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Police Protected Drug Kingpin, Mexico Admits

Times Staff Writer

Mexico’s attorney general acknowledged Monday that Miguel Angel Felix Gallardo, one of the world’s top cocaine, marijuana and heroin traffickers, ran his multibillion-dollar operation for the last 15 years with the protection of corrupt Mexican police officials.

Atty. Gen. Enrique Alvarez del Castillo said that six law enforcement officials, including one of his own men, were detained following the Saturday night arrest of Felix Gallardo in Guadalajara. He said the drug lord fingered the officials.

Alvarez said the officials had supplied Felix Gallardo with weapons and radio equipment, protection for moving drug shipments and information on narcotics investigations.

U.S. Sees ‘Landmark’ Arrest

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U.S. drug enforcement officials praised Mexico’s “landmark” arrest of Felix Gallardo, whose organization is estimated to have moved four tons of cocaine into the United States each month, primarily to the West Coast.

“The impact on the drug market is extremely significant,” said Ed Heath, Drug Enforcement Administration chief in Mexico City. “He is as important as any major trafficker in South America. There’s no question that he had a very direct relation with the Colombians (traffickers)--not only the Colombians, but the Peruvians and Bolivians as well.”

Felix Gallardo was arrested at his home in Guadalajara, Jalisco state, in a lightning raid by a special task force from the attorney general’s office. Police said they confiscated 124 grams of cocaine, communications equipment and several firearms. No shots were fired, and no one was injured during the arrest.

In a press conference Monday, Alvarez said that Felix Gallardo, 43, named six senior police and judicial officers in the northern state of Sinaloa who had protected his drug ring. Among them, Alvarez said, was Arturo Moreno Espinosa, police chief of Sinaloa state, and Gregorio Enrique Corza Marin, the attorney general’s drug enforcement deputy in the city of Culiacan. According to the attorney general, Felix Gallardo confessed to having paid Corza Marin $24,000 over two months for information about drug investigations.

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Camarena Case Suspect

U.S. officials suspect that Felix Gallardo ordered the torture-murder of American undercover narcotics agent Enrique S. Camarena and his Mexican pilot in Guadalajara in 1985. However, the drug baron reportedly told police interrogators that he had opposed the killings.

In Culiacan, the capital of Sinaloa state and Felix Gallardo’s hometown, federal police backed by soldiers from the 9th Military Zone temporarily detained the entire city police force Saturday night. City Police Chief Robespierre Lizarraga Coronel, the state judicial police chief, Moreno, and three federal highway police commanders remained in custody.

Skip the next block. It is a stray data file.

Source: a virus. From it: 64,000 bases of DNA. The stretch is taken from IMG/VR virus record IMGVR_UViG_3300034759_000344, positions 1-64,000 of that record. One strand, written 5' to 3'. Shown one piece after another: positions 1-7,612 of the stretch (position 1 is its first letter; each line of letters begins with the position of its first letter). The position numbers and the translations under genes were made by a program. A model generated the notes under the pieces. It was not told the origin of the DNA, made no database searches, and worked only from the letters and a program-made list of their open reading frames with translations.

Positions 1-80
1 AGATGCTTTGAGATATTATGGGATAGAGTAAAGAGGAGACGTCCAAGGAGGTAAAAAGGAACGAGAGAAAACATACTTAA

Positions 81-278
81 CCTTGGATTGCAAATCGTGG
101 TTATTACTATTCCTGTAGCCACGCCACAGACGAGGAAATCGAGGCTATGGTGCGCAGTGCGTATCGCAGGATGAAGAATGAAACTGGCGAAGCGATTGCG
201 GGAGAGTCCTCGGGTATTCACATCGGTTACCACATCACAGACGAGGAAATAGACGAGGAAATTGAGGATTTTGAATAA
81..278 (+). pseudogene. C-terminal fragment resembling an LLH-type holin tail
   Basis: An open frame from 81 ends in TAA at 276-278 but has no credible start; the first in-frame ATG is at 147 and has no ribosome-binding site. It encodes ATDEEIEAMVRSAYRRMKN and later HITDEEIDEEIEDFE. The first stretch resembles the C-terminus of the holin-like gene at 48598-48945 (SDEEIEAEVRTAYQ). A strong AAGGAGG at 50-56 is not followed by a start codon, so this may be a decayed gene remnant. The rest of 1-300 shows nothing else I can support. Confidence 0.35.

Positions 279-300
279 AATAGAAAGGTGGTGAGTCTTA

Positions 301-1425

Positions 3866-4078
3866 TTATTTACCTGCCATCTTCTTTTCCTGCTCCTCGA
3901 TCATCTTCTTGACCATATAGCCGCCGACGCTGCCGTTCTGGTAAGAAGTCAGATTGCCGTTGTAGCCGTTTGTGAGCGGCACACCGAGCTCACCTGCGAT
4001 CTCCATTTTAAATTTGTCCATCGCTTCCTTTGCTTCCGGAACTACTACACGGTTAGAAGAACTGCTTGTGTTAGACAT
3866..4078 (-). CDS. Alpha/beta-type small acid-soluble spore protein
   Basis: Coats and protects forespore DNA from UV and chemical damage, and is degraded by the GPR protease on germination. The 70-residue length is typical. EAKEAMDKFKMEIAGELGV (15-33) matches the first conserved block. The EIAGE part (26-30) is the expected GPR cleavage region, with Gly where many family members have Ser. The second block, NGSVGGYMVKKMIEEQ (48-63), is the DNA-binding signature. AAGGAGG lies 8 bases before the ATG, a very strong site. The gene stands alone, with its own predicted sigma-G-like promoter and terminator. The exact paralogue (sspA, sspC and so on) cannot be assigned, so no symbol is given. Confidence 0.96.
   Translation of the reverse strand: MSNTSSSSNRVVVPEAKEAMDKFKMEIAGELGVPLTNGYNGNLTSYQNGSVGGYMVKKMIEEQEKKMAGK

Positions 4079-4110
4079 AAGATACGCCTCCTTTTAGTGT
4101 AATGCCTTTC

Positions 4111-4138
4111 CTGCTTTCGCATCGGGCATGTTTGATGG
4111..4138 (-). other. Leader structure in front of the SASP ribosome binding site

“Lamentably, there are officers who err and betray our confidence,” Alvarez said. “The orders we have from President Salinas are to press on regardless of where this leads.”

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Upon taking office five months ago, President Carlos Salinas de Gortari declared narcotics trafficking a national security threat and vowed to “make life miserable” for drug lords. In a broader campaign against corruption, the Salinas administration arrested the chief of the Oil Workers Union, Joaquin Hernandez Galicia, in January and stock market tycoon Eduardo Legorreta in March.

The drug arrests come as Alvarez prepares to visit Washington this week to meet with U.S. Atty. Gen. Dick Thornburgh. Also this week, the U.S. Senate Foreign Relations Committee is scheduled to vote on certification of Mexico’s performance in combatting drug trafficking.

Republican Sen. Jesse Helms of North Carolina has criticized Salinas for his police appointments, beginning with Alvarez in the top law enforcement post. Helms, the ranking Republican on the committee, has asked Congress to reject the Bush Administration’s certification of Mexico.

Helms aide Deborah DeMoss commended the arrest of Felix Gallardo on Monday but added: “Let’s see if he’s tried, convicted and serves time. I can speak for Sen. Helms in saying that a single arrest is not going to change his demand for clearing up the top levels of Mexican law enforcement.”

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DEA chief John C. Lawn was more enthusiastic. “We are most gratified with the arrest of this important fugitive,” Lawn said.

Heath, of the DEA’s Mexico City office, said the drug agency cooperated in the three-month investigation of Felix Gallardo but that no Americans participated in the actual arrest.

DEA and Mexican officials said they expect more arrests.


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